Rule 22. Sentence, judgment and commitment.
(a) Time for sentencing. Upon the entry of a plea or verdict of guilty or plea of no contest, the court must set a time for imposing sentence which may be not less than two nor more than 45 days after the verdict or plea, unless the court, with the concurrence of the defendant, otherwise orders. Pending sentence, the court may commit the defendant or may continue or alter bail or recognizance. Before imposing sentence the court must afford the defendant an opportunity to make a statement and to present any information in mitigation of punishment, or to show any legal cause why sentence should not be imposed. The prosecuting attorney must also be given an opportunity to present any information material to the imposition of sentence.
(b) Defendant’s absence. On the same grounds that a defendant may be tried in defendant's absence, defendant may likewise be sentenced in defendant's absence. If a defendant fails to appear for sentence, a warrant for defendant's arrest may be issued by the court.
(c) Sentencing advisories.
(c)(1) Upon a verdict or plea of guilty or plea of no contest, the court must impose sentence and must enter a judgment of conviction which must include the plea or the verdict, if any, and the sentence. Following imposition of sentence, the court must advise the defendant of defendant's right to appeal, the time within which any appeal must be filed and the right to retain counsel or have counsel appointed by the court if indigent.
(c)(2) If the defendant is convicted of a misdemeanor crime of domestic violence, as defined in Utah Code § 77-36-1, the court must advise the defendant orally or in writing that, if the case meets the criteria of 18 U.S.C. § 921(a)(33) or Utah Code § 76-10-503, then pursuant to federal law or state law it is unlawful for the defendant to possess, receive or transport any firearm or ammunition. The failure to advise does not render the plea invalid or form the basis for withdrawal of the plea.
(d) Commitment. When a jail or prison sentence is imposed, the court must issue its commitment setting forth the sentence. The officer delivering the defendant to the jail or prison must deliver a true copy of the commitment to the jail or prison and must make the officer's return on the commitment and file it with the court.
(e) Correcting a sentence.
(e)(1) Types of sentences. The court must correct a sentence when the sentenced imposed:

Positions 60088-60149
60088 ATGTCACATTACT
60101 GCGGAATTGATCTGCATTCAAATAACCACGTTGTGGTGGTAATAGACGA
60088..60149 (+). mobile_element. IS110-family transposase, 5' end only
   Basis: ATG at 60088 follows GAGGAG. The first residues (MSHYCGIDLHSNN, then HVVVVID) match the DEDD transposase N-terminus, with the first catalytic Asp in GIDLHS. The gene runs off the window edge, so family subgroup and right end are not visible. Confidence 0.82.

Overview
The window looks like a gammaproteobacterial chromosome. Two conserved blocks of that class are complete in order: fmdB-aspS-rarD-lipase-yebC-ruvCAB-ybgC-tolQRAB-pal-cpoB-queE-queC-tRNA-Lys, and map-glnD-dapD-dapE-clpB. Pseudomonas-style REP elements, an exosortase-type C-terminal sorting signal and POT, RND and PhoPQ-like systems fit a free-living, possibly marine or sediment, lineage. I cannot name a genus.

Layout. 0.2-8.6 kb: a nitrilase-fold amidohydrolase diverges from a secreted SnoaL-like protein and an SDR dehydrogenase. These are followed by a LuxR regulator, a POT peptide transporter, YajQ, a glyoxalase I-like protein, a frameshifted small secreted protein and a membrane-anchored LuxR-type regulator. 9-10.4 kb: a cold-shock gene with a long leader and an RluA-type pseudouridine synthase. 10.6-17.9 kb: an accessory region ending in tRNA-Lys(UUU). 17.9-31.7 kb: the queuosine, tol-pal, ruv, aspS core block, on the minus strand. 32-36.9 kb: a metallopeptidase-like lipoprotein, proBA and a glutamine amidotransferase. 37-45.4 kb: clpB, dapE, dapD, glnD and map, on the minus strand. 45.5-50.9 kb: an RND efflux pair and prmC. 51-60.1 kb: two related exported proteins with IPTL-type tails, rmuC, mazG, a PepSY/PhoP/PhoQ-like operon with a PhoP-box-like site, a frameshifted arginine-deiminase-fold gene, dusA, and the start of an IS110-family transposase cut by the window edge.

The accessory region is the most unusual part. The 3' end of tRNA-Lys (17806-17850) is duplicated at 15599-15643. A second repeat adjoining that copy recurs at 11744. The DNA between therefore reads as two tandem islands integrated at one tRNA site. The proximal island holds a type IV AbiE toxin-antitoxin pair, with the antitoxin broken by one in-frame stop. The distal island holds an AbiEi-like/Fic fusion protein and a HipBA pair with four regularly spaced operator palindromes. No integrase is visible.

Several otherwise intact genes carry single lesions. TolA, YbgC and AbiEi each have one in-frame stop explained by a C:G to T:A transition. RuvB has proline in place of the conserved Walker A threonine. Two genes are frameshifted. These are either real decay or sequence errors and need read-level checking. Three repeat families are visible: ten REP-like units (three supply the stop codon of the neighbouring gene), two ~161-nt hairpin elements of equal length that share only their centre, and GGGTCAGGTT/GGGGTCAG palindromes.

(e)(1)(A) exceeds the statutorily authorized maximums;
(e)(1)(B) is less than statutorily required minimums;
(e)(1)(C) violates Double Jeopardy;
(e)(1)(D) is ambiguous as to the time and manner in which it is to be served;
(e)(1)(E) is internally contradictory; or
(e)(1)(F) omits a condition required by statute or includes a condition prohibited by statute.
(e)(2) Post-sentence appellate decisions. The court must correct the sentence of a defendant who can prove that the sentence is unconstitutional under a rule established or ruling issued by the United States Supreme Court, the Utah Supreme Court, or the Utah Court of Appeals after sentence was imposed, and the rule or ruling was not dictated by precedent existing at the time the defendant’s conviction or sentence became final.
(e)(3) Time for filing. A motion under (e)(1)(C), (e)(1)(D), or (e)(1)(E) must be filed no later than one year from the date the facts supporting the claim could have been discovered through the exercise of due diligence. A motion under the other provisions may be filed at any time.
(f) Sentencing and mentally ill offenders. Upon a verdict or plea of guilty and mentally ill, the court must impose sentence in accordance with Title 77, Chapter 16a, Utah Code. If the court retains jurisdiction over a mentally ill offender committed to the Department of Human Services as provided by Utah Code § 77-16a-202(1)(b), the court must so specify in the sentencing order.
Effective July 1, 2019
A defendant may rely on subparagraph (e)(2) only when the rule or ruling is to be applied retroactively.